Which Psychology Graduate Degree Is Right for You?
There are many options for earning a graduate degree in psychology but choosing the right one ultimately depends on your goals. The graduate degree you complete not only determines the area of psychology in which you work, but your eligibility to be licensed and the amount of responsibility you can assume.
It can sometimes be confusing to distinguish the pros and cons of each degree, but deciding what you want to study and how you want to use that knowledge can help you find the degree that’s worth your investment. Whether you want to become a licensed psychologist, family therapist, or work in another specialty, our guide to exploring the different graduate psychology degrees available—and which career opportunities they can lead to—can help you navigate through the process.
Master’s Degrees in Psychology
A master’s degree in psychology is the first level of graduate study in the field. The degree is a key credential for entry-level positions that allow you to make meaningful contributions in nonclinical areas. It can also help you expand on your general psychology knowledge to prepare you for a doctoral degree.
Most master’s degrees in psychology require roughly two years to complete. Since much of the coursework involves the study of principles and theory, many of these master’s programs offer classes online. This option can be especially convenient if you’re juggling other obligations such as work or family.
Master of Arts vs. Master of Science
Depending on your school, you can choose to pursue either a Master of Arts (MA) or a Master of Science (MS) in Psychology. Some schools offer one of these programs, while others offer both.
Traditionally, an MA emphasizes a liberal arts approach, while an MS aligns its studies with the sciences and research. In most cases, however, there’s very little difference in the education you’ll receive, though curriculum varies across programs.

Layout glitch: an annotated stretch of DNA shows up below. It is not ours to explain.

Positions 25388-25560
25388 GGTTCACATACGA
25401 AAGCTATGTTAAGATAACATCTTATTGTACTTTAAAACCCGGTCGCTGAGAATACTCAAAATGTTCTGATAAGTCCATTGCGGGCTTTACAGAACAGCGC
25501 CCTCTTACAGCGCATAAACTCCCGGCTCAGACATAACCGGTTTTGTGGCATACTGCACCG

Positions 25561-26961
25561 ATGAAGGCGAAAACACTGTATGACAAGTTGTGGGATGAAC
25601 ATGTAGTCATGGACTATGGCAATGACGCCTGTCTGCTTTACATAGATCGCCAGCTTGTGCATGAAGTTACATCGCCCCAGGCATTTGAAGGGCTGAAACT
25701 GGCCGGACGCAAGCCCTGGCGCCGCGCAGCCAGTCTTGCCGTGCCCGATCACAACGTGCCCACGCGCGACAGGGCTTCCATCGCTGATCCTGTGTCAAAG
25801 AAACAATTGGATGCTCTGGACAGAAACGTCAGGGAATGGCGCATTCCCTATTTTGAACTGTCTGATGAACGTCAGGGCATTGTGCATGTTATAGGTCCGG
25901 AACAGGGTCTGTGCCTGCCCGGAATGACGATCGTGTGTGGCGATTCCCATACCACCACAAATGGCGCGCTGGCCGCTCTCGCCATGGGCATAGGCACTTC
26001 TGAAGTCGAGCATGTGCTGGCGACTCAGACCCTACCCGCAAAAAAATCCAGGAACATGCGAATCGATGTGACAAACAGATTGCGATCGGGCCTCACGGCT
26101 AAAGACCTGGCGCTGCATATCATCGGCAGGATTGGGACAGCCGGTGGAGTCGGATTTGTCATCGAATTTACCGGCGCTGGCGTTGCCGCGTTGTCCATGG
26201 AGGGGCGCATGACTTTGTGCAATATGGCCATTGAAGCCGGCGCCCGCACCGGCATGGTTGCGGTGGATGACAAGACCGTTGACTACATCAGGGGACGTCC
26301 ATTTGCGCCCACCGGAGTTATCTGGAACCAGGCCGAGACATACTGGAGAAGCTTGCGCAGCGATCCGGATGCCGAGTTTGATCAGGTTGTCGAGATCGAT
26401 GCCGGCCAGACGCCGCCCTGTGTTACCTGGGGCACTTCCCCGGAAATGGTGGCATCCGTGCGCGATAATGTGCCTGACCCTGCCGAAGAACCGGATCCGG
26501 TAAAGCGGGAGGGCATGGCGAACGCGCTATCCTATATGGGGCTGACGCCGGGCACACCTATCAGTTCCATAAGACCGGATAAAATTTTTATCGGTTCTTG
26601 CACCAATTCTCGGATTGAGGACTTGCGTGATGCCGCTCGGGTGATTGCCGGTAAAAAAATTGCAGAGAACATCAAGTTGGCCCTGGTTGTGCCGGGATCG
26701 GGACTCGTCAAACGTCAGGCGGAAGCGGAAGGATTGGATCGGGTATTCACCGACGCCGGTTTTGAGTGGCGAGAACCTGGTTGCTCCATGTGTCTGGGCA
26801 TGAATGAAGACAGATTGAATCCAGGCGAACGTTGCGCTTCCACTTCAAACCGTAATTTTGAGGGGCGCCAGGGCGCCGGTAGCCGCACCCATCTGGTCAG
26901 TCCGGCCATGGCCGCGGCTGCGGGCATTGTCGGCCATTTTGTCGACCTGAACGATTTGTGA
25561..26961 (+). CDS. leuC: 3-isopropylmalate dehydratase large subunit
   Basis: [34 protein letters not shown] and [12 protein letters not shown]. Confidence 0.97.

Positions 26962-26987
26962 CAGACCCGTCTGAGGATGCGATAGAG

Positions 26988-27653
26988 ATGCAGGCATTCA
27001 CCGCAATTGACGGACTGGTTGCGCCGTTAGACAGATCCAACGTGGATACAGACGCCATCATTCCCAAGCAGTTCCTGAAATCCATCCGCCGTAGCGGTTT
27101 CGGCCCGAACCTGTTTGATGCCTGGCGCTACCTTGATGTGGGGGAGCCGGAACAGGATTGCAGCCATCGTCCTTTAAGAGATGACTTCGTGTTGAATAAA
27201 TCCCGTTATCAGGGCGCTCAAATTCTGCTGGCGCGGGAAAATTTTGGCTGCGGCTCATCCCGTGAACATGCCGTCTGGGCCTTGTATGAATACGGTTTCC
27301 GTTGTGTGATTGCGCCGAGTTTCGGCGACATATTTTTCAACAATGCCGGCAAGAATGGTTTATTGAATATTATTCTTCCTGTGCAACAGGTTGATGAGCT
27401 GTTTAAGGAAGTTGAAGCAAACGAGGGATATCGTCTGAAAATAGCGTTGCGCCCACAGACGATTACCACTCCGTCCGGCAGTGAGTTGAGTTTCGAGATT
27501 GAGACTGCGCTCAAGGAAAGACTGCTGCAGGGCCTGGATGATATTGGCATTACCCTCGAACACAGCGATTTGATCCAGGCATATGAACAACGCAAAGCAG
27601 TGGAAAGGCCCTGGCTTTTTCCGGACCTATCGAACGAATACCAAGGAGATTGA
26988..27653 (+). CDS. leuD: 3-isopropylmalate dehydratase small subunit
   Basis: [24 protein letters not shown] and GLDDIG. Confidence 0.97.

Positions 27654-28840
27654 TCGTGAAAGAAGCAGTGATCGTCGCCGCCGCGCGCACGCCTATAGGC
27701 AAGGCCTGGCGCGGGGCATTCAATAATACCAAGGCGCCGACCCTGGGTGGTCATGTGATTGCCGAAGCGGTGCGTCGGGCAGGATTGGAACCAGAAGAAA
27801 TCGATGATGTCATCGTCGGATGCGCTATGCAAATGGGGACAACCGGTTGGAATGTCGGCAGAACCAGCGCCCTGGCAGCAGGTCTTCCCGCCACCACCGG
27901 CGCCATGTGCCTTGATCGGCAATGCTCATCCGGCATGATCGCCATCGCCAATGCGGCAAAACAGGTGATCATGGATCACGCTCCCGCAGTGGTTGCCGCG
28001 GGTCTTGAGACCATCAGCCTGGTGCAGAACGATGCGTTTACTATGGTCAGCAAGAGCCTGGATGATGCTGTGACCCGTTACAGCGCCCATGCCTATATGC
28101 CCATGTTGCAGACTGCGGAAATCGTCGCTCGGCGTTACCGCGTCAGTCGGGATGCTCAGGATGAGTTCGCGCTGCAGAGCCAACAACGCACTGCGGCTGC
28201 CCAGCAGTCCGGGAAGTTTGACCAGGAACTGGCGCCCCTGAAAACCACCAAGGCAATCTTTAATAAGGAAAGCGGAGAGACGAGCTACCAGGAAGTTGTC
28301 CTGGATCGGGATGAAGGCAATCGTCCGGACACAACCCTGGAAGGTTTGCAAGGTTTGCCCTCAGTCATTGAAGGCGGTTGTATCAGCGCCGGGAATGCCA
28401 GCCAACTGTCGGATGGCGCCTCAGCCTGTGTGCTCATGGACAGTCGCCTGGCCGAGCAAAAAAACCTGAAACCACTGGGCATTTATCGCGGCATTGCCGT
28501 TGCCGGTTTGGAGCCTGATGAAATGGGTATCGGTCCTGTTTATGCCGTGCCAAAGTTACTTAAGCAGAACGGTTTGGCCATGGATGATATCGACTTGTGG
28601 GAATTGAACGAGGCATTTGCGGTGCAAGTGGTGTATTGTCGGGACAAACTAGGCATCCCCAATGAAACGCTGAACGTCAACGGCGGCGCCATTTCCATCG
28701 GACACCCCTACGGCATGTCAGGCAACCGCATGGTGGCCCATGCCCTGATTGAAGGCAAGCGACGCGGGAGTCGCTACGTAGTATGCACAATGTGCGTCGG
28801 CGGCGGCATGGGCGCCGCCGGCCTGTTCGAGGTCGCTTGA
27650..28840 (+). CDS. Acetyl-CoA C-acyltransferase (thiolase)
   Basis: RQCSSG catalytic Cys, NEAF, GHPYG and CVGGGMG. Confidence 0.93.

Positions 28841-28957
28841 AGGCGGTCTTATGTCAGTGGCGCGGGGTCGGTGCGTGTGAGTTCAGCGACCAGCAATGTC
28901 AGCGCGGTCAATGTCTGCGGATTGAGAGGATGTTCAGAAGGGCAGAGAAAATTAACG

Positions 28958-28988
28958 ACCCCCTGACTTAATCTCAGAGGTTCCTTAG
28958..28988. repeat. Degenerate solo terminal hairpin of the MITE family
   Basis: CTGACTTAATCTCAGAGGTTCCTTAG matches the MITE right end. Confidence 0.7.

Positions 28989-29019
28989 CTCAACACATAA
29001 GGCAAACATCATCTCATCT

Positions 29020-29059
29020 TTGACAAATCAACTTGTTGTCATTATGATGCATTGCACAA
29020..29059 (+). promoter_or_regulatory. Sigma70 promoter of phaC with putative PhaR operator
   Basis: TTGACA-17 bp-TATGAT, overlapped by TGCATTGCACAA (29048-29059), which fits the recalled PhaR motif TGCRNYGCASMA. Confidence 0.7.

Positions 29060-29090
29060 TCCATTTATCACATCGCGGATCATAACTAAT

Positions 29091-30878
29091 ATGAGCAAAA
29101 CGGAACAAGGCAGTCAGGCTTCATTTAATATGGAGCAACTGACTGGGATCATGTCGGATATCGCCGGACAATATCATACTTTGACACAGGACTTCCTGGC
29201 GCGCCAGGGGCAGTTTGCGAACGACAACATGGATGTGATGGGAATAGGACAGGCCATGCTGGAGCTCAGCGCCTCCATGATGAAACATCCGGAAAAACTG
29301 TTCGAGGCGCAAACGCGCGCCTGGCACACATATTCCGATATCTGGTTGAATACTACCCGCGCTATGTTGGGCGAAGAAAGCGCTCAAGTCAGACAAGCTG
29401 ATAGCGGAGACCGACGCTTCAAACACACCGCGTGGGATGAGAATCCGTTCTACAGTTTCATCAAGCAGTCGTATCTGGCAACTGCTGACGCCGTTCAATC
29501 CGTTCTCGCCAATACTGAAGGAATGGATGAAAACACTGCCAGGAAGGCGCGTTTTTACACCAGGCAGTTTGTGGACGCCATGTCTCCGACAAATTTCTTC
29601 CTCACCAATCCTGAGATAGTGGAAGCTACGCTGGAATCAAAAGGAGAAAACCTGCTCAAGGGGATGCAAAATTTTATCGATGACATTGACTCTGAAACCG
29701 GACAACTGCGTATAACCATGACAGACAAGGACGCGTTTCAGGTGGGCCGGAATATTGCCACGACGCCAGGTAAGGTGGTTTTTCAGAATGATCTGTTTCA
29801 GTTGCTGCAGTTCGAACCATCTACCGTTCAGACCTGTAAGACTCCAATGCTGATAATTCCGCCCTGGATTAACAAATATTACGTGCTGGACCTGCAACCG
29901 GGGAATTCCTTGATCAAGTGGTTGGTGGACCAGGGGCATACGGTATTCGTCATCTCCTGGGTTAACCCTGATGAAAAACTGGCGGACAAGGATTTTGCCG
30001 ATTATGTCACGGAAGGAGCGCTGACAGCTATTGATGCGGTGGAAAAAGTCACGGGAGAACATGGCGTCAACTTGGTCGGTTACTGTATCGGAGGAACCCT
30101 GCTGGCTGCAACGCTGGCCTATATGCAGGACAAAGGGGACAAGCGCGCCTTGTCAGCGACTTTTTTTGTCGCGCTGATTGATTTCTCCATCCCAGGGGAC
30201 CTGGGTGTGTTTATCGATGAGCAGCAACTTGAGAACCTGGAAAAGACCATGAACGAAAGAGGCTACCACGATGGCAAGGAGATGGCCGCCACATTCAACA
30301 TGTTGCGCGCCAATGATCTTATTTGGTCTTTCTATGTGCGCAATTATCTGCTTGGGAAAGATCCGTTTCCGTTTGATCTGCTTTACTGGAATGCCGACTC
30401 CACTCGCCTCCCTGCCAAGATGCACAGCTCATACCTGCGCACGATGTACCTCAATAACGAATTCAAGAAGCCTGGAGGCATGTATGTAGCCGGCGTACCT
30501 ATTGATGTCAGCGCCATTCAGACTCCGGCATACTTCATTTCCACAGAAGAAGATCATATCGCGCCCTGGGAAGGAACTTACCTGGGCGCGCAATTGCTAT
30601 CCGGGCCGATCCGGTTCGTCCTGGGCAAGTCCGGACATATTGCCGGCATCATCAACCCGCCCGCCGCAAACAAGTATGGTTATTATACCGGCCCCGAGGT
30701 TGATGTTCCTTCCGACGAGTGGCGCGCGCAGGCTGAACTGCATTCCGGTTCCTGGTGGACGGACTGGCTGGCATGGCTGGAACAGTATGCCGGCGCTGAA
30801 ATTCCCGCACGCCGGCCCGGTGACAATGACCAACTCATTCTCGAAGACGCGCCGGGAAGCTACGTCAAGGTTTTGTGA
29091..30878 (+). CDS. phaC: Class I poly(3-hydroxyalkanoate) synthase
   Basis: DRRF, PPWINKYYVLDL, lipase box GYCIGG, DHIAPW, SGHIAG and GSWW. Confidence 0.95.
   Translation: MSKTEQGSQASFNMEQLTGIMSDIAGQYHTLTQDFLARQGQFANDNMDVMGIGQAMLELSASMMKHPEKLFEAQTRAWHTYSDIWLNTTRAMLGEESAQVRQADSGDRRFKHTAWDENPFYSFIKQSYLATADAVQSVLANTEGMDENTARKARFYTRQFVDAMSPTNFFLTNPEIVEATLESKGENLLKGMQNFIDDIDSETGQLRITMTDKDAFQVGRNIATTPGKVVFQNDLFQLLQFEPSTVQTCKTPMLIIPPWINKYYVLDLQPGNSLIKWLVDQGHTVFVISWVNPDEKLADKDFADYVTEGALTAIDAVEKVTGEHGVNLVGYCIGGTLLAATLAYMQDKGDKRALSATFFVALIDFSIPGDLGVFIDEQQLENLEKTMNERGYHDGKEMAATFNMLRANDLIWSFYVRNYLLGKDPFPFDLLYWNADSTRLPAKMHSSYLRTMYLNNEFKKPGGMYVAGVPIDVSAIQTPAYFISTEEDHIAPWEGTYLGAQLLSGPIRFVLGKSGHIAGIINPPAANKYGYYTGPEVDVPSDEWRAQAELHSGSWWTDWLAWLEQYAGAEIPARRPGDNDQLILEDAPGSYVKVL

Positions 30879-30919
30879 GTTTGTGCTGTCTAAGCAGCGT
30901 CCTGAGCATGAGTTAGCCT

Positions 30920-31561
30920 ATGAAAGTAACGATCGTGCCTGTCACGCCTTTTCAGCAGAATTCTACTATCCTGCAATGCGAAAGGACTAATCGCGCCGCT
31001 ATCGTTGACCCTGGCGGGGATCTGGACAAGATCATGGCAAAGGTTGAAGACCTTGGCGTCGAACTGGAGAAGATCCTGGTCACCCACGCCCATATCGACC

No matter which degree you choose, you should graduate with a solid understanding of the principles and theories of human behavior and development. Some programs have requirements for supervised clinical practice, while most require the completion of a capstone project.
Jobs for a master’s degree in psychology
Except in the case of school psychology, which requires only a master’s for licensing in most states, a doctoral degree is needed to work independently as a psychologist. However, there are many other paths you could take with a master’s degree, and they all depend on your specialization, career goals, and state licensing requirements.
With an MA or MS in:
You could qualify to work as a:
Correctional counselor, police consultant, victim advocate, trial and jury consultant
Rehabilitation counselor, performance enhancement specialist, instructional sports counselor
Specialist Degrees in Psychology
A specialist degree is an educational option between a master’s and a doctorate. Within this field, a specialist degree is typically geared toward a concentration in school psychology. It qualifies you to work with children, parents, teachers, and administrators to establish environments that enable student learning and support those who teach.
A typical specialist degree requires two years of academic study plus a one-year internship. It requires more coursework than a master’s degree but doesn’t include a doctoral dissertation or thesis. Though a master’s degree is the minimum requirement for licensing in most states, there are currently 13 states that require school psychologists to have a specialist degree. Even if your state doesn’t, earning this degree could open you up to more leadership positions and potentially higher pay.
Educational Specialist vs. Psychology Specialist
There are two primary degrees at the specialist level—the Educational Specialist (EdS) and the Psychology Specialist (PsyS). Both degrees prepare you for the same types of roles, though from a slightly different perspective.